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Dynamic Host Configuration Protocol (DHCP) is a network management protocol used to automate the process of configuring devices on IP networks, thus allowing them to use network services such as DNS, NTP, and any communication protocol based on UDP or TCP. 

How it works

A DHCP server enables computers to request IP addresses and networking parameters automatically from the Internet service provider (ISP), reducing the need for a network administrator or a user to manually assign IP addresses to all network devices. In the absence of a DHCP server, a computer or other device on the network needs to be manually assigned an IP address, or to assign itself an APIPA address, the latter of which will not enable it to communicate outside its local subnet.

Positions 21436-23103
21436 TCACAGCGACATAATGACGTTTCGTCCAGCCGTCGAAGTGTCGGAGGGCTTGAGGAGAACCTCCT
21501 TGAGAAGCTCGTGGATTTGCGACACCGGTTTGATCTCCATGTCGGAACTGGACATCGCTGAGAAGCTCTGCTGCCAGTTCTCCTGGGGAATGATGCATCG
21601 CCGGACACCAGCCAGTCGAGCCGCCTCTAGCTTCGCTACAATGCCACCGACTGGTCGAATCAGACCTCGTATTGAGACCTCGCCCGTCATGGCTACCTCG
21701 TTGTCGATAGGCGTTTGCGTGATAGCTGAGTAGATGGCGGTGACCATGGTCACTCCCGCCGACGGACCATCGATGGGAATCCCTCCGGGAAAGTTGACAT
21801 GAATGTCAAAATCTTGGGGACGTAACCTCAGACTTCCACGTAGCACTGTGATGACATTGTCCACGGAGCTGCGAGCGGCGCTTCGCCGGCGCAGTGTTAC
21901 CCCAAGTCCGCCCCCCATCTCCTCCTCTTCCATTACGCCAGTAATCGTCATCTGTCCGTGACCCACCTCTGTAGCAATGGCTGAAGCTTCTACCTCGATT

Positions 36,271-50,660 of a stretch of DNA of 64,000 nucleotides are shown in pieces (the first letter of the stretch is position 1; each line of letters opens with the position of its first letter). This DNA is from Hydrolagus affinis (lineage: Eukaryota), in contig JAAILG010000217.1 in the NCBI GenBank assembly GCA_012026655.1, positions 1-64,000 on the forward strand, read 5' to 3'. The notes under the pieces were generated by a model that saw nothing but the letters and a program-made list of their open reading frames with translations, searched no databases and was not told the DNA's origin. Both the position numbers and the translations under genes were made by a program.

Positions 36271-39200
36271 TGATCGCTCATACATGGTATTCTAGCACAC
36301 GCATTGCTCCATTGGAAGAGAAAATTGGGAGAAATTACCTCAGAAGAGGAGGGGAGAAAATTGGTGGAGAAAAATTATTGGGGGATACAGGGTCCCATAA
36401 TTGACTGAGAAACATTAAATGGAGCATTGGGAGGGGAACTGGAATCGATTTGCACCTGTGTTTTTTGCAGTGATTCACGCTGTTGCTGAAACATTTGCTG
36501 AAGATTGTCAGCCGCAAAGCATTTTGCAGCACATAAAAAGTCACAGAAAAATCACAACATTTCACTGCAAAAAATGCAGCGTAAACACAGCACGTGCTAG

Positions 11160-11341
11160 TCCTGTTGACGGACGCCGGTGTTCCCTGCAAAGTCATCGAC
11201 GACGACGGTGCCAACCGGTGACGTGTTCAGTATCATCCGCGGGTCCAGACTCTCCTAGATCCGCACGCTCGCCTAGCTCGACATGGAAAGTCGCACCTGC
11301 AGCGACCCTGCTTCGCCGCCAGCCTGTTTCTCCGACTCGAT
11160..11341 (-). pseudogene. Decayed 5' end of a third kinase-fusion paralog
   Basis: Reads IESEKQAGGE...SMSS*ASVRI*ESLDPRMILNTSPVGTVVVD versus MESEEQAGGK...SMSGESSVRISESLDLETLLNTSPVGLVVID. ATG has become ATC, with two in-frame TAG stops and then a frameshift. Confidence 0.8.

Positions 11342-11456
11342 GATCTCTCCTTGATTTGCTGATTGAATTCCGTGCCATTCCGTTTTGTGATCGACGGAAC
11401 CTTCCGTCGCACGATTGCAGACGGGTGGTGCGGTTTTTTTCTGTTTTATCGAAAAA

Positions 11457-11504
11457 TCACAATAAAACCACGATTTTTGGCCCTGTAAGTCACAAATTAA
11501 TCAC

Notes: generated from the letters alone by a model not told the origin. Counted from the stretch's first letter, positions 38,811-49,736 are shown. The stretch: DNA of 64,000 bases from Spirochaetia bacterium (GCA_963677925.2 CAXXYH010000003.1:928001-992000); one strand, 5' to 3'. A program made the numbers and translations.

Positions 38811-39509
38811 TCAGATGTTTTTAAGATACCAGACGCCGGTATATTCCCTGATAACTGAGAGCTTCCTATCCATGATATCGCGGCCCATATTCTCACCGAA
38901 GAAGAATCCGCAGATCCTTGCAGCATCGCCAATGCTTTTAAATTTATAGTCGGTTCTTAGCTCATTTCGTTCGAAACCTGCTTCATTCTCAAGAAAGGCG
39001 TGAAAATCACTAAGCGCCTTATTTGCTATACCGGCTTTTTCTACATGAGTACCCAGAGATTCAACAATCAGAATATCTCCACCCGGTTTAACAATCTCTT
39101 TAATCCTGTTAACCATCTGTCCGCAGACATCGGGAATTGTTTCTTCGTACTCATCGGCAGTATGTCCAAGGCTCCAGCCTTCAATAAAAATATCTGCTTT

DHCP can be implemented on networks ranging in size from home networks to large campus networks and regional ISP networks.  A router or a residential gateway can be enabled to act as a DHCP server. Most residential network routers receive a globally unique IP address within the ISP network. Within a local network, a DHCP server assigns a local IP address to each device connected to the network.